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AC ETIAM

ac  etiam  (ak  ee-shee-<<schwa>>m  oresh-ee-<<schwa>>m).  [Law  Latin]  Common-law

pleading. 1. And also. • These words introduced a genuine claim in a pleading in a common-law

case in which a fictitious claim had to be alleged to give the court jurisdiction. In other words, the

phrase ac etiam directed the court to the real cause of action. — Also spelled acetiam.

“[T]o remedy this inconvenience, the officers of the king’s bench devised a method of adding

what  is  called  a  clause  of  ac  etiam  to  the  usual  complaint  of  trespass;  the  bill  of  Middlesex

commanding the defendant to be brought in to answer the plaintiff of a plea of trespass, and also

to  a  bill  of  debt:  the  complaint  of  trespass  giving  cognizance  to  the  court,  and  that  of  debt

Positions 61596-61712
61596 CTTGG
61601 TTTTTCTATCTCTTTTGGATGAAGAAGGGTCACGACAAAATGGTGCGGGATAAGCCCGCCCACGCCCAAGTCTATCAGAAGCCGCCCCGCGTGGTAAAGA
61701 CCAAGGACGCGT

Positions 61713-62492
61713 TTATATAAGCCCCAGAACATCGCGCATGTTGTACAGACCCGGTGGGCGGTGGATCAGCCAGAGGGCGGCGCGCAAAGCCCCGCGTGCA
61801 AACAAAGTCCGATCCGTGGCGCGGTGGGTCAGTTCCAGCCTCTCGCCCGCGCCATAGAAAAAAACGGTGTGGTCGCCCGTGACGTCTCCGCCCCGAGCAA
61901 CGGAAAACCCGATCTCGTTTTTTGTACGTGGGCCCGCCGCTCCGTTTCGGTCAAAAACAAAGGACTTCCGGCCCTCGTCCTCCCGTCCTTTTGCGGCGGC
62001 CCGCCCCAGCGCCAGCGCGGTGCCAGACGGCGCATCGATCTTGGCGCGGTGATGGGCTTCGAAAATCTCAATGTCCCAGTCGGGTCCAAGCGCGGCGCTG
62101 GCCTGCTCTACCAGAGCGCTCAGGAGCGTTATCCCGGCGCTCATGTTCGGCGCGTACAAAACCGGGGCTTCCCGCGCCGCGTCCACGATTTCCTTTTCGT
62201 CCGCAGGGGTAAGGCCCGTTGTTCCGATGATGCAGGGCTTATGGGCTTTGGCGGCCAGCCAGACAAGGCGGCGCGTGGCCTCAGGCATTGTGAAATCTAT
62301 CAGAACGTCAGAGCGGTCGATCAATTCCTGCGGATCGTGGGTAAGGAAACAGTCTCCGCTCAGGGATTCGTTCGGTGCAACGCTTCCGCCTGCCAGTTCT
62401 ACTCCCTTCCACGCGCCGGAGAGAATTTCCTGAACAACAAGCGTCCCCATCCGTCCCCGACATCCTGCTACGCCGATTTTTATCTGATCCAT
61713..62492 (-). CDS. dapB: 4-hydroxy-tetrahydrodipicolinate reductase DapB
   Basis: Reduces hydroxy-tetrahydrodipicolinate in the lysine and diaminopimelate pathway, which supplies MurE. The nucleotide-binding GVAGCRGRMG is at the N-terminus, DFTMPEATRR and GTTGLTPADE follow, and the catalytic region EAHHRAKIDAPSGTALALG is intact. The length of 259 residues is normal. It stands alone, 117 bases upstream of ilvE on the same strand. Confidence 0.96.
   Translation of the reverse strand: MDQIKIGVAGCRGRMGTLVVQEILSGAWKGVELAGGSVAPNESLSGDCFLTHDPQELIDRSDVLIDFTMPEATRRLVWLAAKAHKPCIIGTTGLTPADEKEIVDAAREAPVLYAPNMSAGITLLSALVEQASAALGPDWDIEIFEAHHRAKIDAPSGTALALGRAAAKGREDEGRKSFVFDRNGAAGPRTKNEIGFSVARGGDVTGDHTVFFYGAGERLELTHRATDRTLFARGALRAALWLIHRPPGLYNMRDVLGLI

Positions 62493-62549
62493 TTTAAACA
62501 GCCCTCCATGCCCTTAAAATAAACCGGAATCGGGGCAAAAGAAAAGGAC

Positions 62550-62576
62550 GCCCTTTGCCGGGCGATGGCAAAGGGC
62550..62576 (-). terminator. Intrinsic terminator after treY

authorizing the arrest.” 3 William Blackstone, Commentaries on the Laws of England 288 (1768).

“[Once]  it  was  established  that  the  King’s  Bench  was  not  exclusively  a  court  for  ‘crown

cases,’ but could also be  used  for  civil litigation, it was  not difficult to  extend the jurisdiction a

step further by allowing the ordinary citizen to allege that the defendant had committed a trespass

or  other  breach  of  the  peace  ‘and  also’  that  the  defendant  was  under  some  obligation  to  the

plaintiff, and to treat the allegation concerning breach of the peace as a mere fiction which  need

not be  proved, and to allow the suit to be  maintained solely  on the basis of the civil  obligation.

The  Latin  words  ‘ac  etiam’  were  the  crucial  ones  in  the  old  complaint  that  stated  the  fictitious

breach of the peace ‘and also’ the actual civil obligation.” Charles Herman Kinnane, A First Book

on Anglo-American Law 269 (2d ed. 1952).

2.  The  clause  that  introduced  the  real  allegation  after  a  fictitious  allegation  of  trespass.  —

Also termed (in sense 2) ac etiam clause. [Blacks Law 8th]